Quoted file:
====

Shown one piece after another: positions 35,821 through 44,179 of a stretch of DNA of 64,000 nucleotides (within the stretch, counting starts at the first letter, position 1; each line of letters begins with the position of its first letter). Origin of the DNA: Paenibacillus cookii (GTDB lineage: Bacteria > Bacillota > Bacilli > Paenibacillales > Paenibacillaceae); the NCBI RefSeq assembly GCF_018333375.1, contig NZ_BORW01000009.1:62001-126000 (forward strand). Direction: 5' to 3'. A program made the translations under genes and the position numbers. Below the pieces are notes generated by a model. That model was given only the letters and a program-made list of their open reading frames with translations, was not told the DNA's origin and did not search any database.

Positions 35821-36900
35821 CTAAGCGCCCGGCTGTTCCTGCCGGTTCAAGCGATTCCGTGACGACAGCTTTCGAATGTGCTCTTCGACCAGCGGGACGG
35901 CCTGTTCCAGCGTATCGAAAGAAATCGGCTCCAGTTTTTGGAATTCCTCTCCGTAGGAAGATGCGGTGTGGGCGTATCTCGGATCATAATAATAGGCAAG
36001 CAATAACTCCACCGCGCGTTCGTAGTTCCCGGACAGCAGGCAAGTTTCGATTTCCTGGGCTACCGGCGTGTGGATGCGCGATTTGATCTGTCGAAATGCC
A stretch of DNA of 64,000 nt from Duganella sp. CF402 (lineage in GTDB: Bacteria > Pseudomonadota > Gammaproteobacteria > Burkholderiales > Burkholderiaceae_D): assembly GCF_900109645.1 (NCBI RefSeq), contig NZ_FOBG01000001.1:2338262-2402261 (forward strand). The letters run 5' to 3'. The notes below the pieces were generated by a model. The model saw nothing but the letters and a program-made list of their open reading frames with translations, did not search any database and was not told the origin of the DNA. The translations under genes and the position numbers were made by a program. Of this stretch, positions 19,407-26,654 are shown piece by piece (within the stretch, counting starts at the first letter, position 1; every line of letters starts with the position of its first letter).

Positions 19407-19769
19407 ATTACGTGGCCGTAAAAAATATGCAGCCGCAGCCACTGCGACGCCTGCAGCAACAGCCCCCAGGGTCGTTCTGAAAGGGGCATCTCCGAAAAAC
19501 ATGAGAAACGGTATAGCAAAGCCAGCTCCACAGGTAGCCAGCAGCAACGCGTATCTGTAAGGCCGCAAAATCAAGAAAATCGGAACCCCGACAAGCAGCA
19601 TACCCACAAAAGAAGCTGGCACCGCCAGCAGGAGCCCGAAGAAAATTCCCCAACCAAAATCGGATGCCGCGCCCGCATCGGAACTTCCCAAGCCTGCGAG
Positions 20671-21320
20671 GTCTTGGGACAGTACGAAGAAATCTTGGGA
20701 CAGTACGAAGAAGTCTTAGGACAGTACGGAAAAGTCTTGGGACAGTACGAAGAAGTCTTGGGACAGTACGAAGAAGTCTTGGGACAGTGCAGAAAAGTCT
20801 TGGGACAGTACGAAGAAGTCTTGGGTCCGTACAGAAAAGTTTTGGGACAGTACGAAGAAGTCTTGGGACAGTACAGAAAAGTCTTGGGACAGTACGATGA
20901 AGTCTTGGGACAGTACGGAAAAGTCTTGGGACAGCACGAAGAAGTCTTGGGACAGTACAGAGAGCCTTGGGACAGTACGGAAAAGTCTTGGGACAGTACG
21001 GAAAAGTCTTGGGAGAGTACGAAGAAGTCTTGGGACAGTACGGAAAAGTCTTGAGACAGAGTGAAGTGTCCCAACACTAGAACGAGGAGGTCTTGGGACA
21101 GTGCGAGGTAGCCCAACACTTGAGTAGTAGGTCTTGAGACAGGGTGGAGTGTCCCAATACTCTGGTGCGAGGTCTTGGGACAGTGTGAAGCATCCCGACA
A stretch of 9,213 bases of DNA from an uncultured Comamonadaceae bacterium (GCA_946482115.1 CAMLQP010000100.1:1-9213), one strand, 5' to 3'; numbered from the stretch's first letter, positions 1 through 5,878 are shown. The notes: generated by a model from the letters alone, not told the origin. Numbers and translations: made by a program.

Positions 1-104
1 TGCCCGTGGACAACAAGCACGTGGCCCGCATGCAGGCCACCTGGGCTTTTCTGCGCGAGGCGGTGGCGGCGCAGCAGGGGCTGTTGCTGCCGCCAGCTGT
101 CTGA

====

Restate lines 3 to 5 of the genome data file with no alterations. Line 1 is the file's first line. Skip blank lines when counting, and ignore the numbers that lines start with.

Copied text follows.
35821 CTAAGCGCCCGGCTGTTCCTGCCGGTTCAAGCGATTCCGTGACGACAGCTTTCGAATGTGCTCTTCGACCAGCGGGACGG
35901 CCTGTTCCAGCGTATCGAAAGAAATCGGCTCCAGTTTTTGGAATTCCTCTCCGTAGGAAGATGCGGTGTGGGCGTATCTCGGATCATAATAATAGGCAAG
36001 CAATAACTCCACCGCGCGTTCGTAGTTCCCGGACAGCAGGCAAGTTTCGATTTCCTGGGCTACCGGCGTGTGGATGCGCGATTTGATCTGTCGAAATGCC